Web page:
The exchanger has 45 days from the date of the sale of his property to identify replacement property in writing in accordance with the requirements specified in the regulations. If the exchanger acquires replacement property without identification within the 45 day period, it is deemed to have been identified.
Identified replacement property must be acquired within 180 days after the sale of the first relinquished property sold as part of the exchange.
For property acquired after the 45th day, one of the following identification rules must be satisfied in order for the replacement property to qualify:
- Any 3 properties can be identified, regardless of their individual or aggregate fair market value
- Any number of properties can be identified, provided that their aggregate fair market value does not exceed 200% of the value of all the relinquished properties
- Any number or value of properties, provided that the exchanger acquires property of a fair market value which is at least 95% of the aggregate fair market value of all properties identified
IRS regulations provide very specific guidance on how to transact a “safe harbor” exchange. Prior to the exchanger generally enters into a written agreement with a QI, which creates the “exchange” that enables the exchanger to obtain tax deferral treatment for the sale of his relinquished property.
Under the regulations, a QI must also be assigned the exchanger’s rights, but not his obligations, to the relinquished property sale agreement and to the replacement property purchase agreement in order for those properties to be transferred directly to the buyer or seller. The other parties to each agreement must notified of such assignments prior to the transaction covered by that agreement.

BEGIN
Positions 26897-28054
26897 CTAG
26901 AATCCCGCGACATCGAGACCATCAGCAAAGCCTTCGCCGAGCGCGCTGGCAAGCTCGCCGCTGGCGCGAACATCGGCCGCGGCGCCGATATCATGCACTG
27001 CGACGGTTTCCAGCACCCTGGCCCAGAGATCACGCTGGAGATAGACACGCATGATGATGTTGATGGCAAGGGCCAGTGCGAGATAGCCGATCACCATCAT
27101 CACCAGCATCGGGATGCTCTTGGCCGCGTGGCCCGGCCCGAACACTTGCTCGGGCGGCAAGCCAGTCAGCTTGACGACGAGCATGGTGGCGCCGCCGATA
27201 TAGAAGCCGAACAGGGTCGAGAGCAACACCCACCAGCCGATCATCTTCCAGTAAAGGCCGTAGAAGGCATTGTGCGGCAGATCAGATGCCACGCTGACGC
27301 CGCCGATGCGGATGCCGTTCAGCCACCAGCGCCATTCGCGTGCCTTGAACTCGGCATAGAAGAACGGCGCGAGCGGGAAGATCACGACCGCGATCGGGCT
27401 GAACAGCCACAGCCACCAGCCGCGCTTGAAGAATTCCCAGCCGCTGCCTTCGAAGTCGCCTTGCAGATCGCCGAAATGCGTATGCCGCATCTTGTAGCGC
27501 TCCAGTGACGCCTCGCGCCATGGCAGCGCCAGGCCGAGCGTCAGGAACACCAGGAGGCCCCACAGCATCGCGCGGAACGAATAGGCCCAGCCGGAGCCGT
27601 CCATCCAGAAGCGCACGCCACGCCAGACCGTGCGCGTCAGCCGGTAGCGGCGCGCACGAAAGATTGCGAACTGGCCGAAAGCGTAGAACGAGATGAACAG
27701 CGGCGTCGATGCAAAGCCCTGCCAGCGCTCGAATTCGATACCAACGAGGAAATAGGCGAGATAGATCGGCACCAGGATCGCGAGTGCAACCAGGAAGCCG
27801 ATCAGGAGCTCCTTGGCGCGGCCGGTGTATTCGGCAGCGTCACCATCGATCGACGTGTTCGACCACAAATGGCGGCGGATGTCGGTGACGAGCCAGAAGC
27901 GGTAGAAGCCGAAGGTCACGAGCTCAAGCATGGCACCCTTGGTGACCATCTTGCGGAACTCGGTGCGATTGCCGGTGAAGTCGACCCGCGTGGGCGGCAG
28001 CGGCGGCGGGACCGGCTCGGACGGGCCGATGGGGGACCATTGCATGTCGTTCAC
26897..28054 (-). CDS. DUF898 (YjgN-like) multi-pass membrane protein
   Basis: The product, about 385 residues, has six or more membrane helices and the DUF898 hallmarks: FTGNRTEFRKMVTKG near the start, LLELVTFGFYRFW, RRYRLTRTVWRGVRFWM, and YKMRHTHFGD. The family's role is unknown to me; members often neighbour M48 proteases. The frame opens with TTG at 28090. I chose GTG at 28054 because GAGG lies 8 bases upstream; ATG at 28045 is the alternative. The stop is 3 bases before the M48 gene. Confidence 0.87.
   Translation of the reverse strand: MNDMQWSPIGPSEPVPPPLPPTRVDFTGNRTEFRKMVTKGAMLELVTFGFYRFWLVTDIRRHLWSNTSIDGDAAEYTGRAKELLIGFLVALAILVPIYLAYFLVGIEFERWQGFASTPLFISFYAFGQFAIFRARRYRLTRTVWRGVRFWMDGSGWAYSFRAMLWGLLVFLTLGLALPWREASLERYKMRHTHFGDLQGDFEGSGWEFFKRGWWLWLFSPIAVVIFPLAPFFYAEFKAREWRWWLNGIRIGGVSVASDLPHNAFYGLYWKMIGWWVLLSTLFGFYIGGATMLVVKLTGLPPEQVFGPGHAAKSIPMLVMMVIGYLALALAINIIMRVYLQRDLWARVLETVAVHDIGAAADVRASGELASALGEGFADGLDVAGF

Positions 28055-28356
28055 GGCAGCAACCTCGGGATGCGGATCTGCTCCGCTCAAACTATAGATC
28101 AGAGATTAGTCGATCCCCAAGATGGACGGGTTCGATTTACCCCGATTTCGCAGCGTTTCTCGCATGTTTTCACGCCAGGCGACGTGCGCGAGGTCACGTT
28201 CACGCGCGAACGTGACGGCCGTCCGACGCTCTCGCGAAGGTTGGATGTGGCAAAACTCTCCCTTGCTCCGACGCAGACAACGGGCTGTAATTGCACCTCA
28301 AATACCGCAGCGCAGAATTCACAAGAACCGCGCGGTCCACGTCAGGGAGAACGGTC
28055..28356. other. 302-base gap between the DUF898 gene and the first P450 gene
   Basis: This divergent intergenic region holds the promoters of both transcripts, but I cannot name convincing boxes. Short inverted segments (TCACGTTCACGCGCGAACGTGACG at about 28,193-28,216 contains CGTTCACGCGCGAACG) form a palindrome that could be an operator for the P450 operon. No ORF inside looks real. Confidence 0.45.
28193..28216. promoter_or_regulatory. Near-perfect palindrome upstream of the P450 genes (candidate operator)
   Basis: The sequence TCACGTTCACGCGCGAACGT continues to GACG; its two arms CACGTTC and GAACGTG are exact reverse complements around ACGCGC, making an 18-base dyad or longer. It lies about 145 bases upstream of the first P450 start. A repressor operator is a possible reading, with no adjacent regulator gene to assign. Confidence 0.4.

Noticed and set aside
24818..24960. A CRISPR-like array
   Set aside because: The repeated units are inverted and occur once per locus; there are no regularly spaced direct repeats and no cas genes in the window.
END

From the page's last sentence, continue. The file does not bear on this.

A QI must not be a “disqualified person.” The regulations provide that these types of relationships will violate the disqualified person rules:
- Any person who acts as the agent of the exchanger at the time of the exchange, including someone who has acted as their employee, attorney, accountant, real estate agent or broker or investment banker or broker during the 2 year period ending of the date of the transfer of the first relinquished property
- Any person related to the exchanger within the meaning of IRC Section 267(b) or 707(b), which includes certain types of close relationships among family members, partners, partnerships, shareholders, corporations, beneficiaries, trustees, and executors
- Any person related to an agent of the exchanger within the meaning of IRC Section 267(b) or 707(b) using a 10% test instead of the 50% test
Security arrangements, such as qualified escrows and trusts administered by a bank, are typically used in addition to the QI to maximize exchange funds security.
A reverse exchange always involves both a forward or simultaneous exchange and a parking arrangement. A parking arrangement can be used to park either the relinquished property as part of an “Exchange First” reverse exchange or the replacement property as part of an “Exchange Last” reverse exchange.